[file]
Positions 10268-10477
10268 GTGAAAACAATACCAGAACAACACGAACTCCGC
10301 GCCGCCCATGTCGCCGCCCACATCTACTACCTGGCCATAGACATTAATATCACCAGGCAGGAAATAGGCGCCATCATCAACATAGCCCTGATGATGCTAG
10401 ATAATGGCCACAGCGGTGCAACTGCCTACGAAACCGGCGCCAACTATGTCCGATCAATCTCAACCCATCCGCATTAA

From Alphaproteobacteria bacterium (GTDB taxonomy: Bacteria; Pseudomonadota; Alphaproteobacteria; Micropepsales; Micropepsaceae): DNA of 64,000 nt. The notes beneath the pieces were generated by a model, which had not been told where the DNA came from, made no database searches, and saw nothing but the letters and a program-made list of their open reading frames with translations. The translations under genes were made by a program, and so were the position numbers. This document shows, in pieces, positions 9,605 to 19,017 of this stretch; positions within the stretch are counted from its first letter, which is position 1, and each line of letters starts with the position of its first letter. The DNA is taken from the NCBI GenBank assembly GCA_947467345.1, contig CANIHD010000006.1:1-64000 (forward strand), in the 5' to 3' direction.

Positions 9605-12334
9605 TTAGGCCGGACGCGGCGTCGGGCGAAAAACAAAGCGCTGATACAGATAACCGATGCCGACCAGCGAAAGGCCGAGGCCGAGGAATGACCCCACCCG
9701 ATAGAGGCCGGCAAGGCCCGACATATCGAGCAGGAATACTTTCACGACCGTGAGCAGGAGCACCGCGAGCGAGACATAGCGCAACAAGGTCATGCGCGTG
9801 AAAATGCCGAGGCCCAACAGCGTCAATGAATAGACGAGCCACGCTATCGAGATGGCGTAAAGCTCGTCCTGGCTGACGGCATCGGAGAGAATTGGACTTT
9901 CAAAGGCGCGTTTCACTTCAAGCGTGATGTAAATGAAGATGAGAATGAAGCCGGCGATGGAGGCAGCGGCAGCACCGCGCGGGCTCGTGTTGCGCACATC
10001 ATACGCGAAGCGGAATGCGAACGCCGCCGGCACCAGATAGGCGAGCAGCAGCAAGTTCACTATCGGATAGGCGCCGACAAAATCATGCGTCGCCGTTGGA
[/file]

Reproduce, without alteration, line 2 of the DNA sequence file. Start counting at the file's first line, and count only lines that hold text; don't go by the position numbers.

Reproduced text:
10268 GTGAAAACAATACCAGAACAACACGAACTCCGC